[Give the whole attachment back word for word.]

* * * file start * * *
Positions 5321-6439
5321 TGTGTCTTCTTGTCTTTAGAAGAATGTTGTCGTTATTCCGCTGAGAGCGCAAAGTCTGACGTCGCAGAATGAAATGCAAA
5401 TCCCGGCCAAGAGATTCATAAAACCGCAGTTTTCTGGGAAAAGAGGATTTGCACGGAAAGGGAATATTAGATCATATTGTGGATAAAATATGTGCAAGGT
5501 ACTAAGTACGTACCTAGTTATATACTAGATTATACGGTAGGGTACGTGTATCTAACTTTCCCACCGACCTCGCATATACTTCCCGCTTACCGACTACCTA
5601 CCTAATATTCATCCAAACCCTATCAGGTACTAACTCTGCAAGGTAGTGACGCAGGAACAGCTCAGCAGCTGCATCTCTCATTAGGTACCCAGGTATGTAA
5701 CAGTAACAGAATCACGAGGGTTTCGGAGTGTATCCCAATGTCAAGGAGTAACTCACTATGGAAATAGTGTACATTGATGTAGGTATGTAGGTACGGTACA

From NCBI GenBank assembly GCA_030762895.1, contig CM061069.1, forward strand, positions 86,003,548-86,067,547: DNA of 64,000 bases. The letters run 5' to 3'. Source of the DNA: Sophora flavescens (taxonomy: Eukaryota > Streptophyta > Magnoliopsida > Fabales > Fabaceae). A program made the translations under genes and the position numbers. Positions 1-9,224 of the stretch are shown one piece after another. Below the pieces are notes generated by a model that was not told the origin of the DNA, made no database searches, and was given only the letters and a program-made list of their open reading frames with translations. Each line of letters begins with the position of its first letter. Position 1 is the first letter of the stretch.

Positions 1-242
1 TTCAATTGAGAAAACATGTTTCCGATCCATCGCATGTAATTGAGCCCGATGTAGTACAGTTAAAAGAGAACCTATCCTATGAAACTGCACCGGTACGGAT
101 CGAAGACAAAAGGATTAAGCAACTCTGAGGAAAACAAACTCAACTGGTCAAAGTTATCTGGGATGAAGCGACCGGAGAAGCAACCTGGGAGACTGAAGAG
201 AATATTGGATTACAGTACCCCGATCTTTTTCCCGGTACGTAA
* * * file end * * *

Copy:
Positions 5321-6439
5321 TGTGTCTTCTTGTCTTTAGAAGAATGTTGTCGTTATTCCGCTGAGAGCGCAAAGTCTGACGTCGCAGAATGAAATGCAAA
5401 TCCCGGCCAAGAGATTCATAAAACCGCAGTTTTCTGGGAAAAGAGGATTTGCACGGAAAGGGAATATTAGATCATATTGTGGATAAAATATGTGCAAGGT
5501 ACTAAGTACGTACCTAGTTATATACTAGATTATACGGTAGGGTACGTGTATCTAACTTTCCCACCGACCTCGCATATACTTCCCGCTTACCGACTACCTA
5601 CCTAATATTCATCCAAACCCTATCAGGTACTAACTCTGCAAGGTAGTGACGCAGGAACAGCTCAGCAGCTGCATCTCTCATTAGGTACCCAGGTATGTAA
5701 CAGTAACAGAATCACGAGGGTTTCGGAGTGTATCCCAATGTCAAGGAGTAACTCACTATGGAAATAGTGTACATTGATGTAGGTATGTAGGTACGGTACA

From NCBI GenBank assembly GCA_030762895.1, contig CM061069.1, forward strand, positions 86,003,548-86,067,547: DNA of 64,000 bases. The letters run 5' to 3'. Source of the DNA: Sophora flavescens (taxonomy: Eukaryota > Streptophyta > Magnoliopsida > Fabales > Fabaceae). A program made the translations under genes and the position numbers. Positions 1-9,224 of the stretch are shown one piece after another. Below the pieces are notes generated by a model that was not told the origin of the DNA, made no database searches, and was given only the letters and a program-made list of their open reading frames with translations. Each line of letters begins with the position of its first letter. Position 1 is the first letter of the stretch.

Positions 1-242
1 TTCAATTGAGAAAACATGTTTCCGATCCATCGCATGTAATTGAGCCCGATGTAGTACAGTTAAAAGAGAACCTATCCTATGAAACTGCACCGGTACGGAT
101 CGAAGACAAAAGGATTAAGCAACTCTGAGGAAAACAAACTCAACTGGTCAAAGTTATCTGGGATGAAGCGACCGGAGAAGCAACCTGGGAGACTGAAGAG
201 AATATTGGATTACAGTACCCCGATCTTTTTCCCGGTACGTAA